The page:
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Friday, 14 September 2012

Wed 12th Sept 2012 - Medina Valley Centre, Newport.

With the Medina Valley Centre being so close to the Newport / Cowes cycle track some of the GG team arrived on cycles or on foot for this week's session. Our first task was to clear a somewhat neglected area to the western boundary of the site - this is in preparation for the planting of a hedge which will be carried out when we return later this year. The area that had been pre-cut was raked up and the overgrown hedge and trees cut back to the original railway wire and post fencing. The material that was cut away was used as dead hedging - hopefully this will protect the new hedge once it has been planted. An area around a small pond was cut back to encourage birds and red squirrels.

Our tea break was taken at the recently commissioned seating area down by the Medina and we were treated to freshly made tea, coffee, squash and some delicious banana cake.....many thanks..!

After the break the team split into two groups, one finishing up the work started earlier and the other working at the field site, a little further north along the river bank. They were involved in clearing the access path and topping up the layer of wood chippings to keep the path dry in the winter months ahead.

Carrie's Nature Lesson

This week's find was a beautiful comma butterfly (Polyonia c-album) which was sunning itself on one of the hedges round the Medina Centre.  It is one of the most attractive species to visit our gardens in the summer, and is particularly appealing for its shape and colour.  When the comma spreads its wings to bask in the sun it reveals a beautiful combination of orange and brown markings a little reminiscent of the fritillary butterfly family. Look carefully at its wings and you will see that not only is it colourful but it also has an intricate outline.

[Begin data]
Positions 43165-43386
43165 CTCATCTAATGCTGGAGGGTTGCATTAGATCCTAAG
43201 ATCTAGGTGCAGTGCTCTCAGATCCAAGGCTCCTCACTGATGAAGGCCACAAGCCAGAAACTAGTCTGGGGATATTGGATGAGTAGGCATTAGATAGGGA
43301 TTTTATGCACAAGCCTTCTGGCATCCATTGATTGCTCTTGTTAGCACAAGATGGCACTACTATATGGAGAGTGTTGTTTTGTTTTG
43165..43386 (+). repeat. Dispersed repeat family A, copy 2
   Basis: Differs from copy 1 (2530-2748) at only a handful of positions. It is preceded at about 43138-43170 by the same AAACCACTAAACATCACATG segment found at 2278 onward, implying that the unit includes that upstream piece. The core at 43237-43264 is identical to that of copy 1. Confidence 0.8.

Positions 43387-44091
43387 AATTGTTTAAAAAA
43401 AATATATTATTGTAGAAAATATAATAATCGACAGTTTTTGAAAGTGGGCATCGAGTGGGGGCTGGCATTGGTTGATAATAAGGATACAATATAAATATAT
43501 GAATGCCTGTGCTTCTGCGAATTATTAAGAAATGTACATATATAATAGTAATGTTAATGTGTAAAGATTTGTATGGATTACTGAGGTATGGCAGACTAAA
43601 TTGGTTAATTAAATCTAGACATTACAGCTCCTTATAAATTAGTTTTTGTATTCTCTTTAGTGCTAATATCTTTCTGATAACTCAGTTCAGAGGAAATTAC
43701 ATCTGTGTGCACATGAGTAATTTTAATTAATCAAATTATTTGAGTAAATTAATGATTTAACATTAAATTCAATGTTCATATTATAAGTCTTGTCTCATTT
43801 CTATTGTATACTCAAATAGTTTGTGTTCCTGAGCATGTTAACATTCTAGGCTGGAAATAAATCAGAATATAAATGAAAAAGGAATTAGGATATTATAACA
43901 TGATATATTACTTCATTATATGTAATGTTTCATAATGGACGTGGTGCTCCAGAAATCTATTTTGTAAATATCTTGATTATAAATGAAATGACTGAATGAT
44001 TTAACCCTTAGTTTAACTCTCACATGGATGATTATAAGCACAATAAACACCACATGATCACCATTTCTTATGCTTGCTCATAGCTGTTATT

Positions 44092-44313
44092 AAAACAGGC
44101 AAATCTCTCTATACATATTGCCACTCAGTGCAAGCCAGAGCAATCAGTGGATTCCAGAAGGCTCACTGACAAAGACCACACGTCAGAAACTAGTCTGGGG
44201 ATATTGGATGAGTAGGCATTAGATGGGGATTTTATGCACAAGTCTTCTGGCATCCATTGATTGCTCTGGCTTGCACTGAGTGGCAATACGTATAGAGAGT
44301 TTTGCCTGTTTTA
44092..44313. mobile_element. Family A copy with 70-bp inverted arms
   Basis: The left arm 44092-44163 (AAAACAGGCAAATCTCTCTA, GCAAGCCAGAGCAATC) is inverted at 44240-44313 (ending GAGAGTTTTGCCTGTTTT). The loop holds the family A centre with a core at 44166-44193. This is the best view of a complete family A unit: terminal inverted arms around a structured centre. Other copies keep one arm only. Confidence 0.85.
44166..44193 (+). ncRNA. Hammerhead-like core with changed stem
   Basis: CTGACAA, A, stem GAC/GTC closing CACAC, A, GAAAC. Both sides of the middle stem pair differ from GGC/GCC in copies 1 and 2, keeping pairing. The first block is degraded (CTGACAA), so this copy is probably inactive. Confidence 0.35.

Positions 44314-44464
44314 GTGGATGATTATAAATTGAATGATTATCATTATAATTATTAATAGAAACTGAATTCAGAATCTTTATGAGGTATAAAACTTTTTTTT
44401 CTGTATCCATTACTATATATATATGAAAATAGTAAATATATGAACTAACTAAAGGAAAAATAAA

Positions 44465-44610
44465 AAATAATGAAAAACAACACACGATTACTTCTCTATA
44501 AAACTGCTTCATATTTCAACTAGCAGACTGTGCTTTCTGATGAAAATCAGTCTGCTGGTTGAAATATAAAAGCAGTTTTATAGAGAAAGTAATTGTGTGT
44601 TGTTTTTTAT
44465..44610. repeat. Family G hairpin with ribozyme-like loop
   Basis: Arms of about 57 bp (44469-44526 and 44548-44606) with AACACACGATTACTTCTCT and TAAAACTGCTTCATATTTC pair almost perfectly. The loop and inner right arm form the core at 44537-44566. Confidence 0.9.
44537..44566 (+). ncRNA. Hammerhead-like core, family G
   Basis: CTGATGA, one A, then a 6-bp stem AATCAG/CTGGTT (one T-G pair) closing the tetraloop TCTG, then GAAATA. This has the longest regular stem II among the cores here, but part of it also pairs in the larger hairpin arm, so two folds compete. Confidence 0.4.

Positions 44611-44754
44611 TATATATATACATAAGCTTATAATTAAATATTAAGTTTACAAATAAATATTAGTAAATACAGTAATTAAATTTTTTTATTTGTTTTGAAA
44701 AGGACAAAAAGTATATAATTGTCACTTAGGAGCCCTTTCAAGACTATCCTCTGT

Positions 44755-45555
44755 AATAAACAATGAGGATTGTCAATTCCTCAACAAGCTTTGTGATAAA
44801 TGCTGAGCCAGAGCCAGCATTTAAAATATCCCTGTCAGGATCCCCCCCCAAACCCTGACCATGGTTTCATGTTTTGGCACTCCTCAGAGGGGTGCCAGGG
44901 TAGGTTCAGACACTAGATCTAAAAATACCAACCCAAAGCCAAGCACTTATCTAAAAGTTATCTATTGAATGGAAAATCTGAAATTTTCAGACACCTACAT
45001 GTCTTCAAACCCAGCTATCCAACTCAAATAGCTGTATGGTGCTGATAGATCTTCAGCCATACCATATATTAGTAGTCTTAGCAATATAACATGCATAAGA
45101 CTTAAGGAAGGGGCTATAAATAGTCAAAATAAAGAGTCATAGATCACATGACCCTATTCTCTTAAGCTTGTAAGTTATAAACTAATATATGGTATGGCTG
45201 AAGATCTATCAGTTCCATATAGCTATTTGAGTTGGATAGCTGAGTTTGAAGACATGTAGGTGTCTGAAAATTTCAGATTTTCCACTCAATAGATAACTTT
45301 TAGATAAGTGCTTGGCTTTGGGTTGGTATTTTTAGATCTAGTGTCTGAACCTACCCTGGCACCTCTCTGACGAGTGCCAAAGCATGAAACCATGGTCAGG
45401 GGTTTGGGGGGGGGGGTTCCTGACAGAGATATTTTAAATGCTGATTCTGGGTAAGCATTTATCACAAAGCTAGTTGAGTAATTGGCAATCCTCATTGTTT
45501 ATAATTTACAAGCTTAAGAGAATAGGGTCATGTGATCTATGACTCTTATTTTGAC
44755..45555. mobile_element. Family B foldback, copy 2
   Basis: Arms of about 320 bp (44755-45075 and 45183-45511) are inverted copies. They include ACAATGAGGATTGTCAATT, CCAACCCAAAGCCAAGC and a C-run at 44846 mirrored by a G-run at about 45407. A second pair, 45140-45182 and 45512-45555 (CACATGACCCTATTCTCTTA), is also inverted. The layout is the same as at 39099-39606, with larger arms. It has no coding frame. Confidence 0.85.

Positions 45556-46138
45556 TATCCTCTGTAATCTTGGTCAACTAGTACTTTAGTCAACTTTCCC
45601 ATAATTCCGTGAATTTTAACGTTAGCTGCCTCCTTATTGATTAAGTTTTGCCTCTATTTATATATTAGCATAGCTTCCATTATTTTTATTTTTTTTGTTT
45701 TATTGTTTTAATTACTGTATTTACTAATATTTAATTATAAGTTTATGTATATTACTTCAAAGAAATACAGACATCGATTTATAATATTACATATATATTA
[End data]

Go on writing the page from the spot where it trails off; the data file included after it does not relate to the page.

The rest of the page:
It isn't immediately obvious why this butterfly should have evolved such a sculpted shape but when its wings are closed all is revealed. The dark brown of it's underwing combined with this unusual shape helps the comma appear nothing more than a dead leaf; a fantastic piece of deception and camouflage.  Look closely at its underwing and you will see the comma-shaped white mark in the centre of its hind wing which is the reason for its common name.  They will come to gardens to feed on nectar-rich plants such as buddleia and verbena.

Many thanks to Carrie for the photographs.

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